Simple tips for parents and guardians of young gamers

The New York Times published a pretty bleak look at what quarantine induced screen/gaming time is theoretically doing to kids in January of 2020. But this is not a new topic or issue. Silent movies were said to provoke crimeViolent TV and, later, violent video games said to cause violent crimes. War games have been said to cause mass-shootings.

In fairness, every generation has its own social and moral panic about emerging technologies and technology adoption, and it is far from over for video games and gaming discussions.

The issue is that no one actually keeps their eye on the ball. As each new technology comes out, we forget the last one. In recent years, we have been easily excited and distracted by emerging technologies, rhetoric, and ‘experts’, most of which has now come to light following the sudden manifestation of COVID-19. It is therefore pivotal to maintain focus and not only see the pandemic as a disruption, but also as an opportunity to bridge certain gaps and re-calibrate for tech-adoption maturity and beyond. In the article, I address a concern from a parent in London below.

as a parent with an artistic child I see him losing all his other interests, if I let him play everyday there would still be an argument when it’s time to stop! I personally worry about too much time staring at a screen.

A Concerned Mother

Gaming is a joint leisure time activity for many people around the world. When humans share leisure time activities together, they often initiate, build, and foster diverse social relationships. For more on the social and economic side of gaming, read my top tips for parents and guardians here and the socio-economic benefits of gaming and eSports here.

Contemporary online gaming devices are not so different from a personal computer or a smart phone and the internet. Contemporary gaming devices and access are pretty much portals to infinite social worlds, applications, and engagement.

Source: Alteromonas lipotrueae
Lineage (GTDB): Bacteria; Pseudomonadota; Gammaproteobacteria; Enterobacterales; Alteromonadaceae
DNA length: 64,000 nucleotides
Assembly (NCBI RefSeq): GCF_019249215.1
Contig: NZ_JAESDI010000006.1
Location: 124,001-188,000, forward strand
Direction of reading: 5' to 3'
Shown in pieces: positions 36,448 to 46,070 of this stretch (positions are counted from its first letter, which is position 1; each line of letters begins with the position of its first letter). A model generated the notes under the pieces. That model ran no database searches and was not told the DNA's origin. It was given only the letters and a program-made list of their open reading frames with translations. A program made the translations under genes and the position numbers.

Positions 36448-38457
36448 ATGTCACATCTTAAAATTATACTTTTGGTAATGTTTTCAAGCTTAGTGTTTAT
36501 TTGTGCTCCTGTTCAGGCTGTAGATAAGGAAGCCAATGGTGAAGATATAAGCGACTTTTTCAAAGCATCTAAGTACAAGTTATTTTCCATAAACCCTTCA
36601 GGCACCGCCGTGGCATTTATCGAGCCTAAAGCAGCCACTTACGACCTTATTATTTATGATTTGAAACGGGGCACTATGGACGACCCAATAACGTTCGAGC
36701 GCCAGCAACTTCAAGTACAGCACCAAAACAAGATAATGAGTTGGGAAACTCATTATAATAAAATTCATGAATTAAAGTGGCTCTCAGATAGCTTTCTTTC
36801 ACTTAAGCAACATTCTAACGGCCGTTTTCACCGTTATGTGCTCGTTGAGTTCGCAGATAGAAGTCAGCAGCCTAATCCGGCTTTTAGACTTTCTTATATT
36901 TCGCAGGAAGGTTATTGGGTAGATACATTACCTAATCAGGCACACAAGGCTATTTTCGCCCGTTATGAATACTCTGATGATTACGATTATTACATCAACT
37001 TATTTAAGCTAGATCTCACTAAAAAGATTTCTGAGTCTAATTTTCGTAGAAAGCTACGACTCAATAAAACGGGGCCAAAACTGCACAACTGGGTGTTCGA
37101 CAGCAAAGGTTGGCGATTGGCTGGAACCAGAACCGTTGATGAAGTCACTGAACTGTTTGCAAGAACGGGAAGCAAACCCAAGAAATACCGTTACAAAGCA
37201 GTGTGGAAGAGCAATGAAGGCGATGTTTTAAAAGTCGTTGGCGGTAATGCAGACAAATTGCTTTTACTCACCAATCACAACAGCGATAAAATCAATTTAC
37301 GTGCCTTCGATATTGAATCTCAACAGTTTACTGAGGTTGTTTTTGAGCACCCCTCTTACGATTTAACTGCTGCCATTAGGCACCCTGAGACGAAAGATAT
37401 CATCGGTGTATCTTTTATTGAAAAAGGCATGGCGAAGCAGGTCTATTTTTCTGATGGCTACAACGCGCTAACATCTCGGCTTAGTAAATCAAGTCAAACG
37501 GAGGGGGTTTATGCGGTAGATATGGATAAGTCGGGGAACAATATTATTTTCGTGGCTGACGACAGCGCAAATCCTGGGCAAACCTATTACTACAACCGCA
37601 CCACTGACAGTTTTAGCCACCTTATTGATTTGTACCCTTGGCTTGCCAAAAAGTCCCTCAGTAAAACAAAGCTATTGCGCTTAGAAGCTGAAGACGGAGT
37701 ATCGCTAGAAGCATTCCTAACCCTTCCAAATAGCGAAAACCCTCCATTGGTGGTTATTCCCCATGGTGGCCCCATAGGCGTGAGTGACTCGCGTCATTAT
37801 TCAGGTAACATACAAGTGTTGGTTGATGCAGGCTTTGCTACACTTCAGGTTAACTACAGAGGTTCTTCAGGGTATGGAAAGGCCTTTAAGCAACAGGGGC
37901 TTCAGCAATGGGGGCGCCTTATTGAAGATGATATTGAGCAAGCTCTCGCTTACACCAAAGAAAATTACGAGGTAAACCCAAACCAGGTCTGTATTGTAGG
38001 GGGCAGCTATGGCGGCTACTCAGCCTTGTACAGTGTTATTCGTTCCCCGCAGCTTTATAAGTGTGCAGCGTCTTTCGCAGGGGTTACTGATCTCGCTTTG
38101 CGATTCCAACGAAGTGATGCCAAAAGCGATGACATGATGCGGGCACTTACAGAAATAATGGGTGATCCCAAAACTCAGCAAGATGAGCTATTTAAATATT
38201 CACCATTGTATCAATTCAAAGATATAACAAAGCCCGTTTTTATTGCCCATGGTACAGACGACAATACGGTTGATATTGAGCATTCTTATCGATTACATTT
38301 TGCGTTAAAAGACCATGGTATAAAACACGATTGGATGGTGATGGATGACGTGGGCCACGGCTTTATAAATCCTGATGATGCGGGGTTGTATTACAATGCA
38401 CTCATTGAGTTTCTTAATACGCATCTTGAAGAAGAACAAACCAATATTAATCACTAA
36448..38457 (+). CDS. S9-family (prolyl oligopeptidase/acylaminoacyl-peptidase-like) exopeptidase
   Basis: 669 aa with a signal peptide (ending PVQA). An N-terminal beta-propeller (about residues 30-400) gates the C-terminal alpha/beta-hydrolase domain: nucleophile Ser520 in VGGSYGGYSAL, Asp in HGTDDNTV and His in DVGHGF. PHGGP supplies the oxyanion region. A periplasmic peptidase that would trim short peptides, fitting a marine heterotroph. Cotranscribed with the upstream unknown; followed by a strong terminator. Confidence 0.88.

At IFB, we believe that computer games (digital games or video games) are great and as we approach tech-adoption maturity and the final phase of the 4th industrial evolution, more and more things will be game-like. Have you played a game on Facebook recently and shared with your friends?

We have found that many people believe that there is a scientifically established relationship between violent video game play and violent crime, when in fact there is no research to indicate such a link. There is also strong misperception that just because someone plays a lot of video games, they are addicted to them. Disregarding the fact that there is currently an open debate as to whether or not video game addiction exists at all.

Pre pandemic, WHO classified gaming as a mental health disorder. Some leaders openly voiced their concerns for gaming addiction and its inherent link to violence – for example, the mass shootings in the USA. In the UK, the top mental health nurse has warned that video games are pushing young people into ‘under the radar’ gambling. It is far from over for gaming, but for now, here are some simple tips for parents and guardians of young gamers.

Simple Tips For Parents & Guardians

Be aware of the 3Cs, communication, connections and context of communication and connections during multiplayer-online gaming.

Off-line, use framing to focus on time and activity planning and management more than screen-time.

Gaming must not be his/her only social, playtime and relaxation activity.

Be present and interested and participate when he/she is gaming.

Finally, it costs to purchase a v-box for a young person every week to play video games such as FORTNITE. This partnership and privilege should be positively framed and transferable to developments at home and in real life.

Published by John Adewole

PMP. Digital Evangelist. Leading British Gamification Practitioner. Computer Science Teacher.

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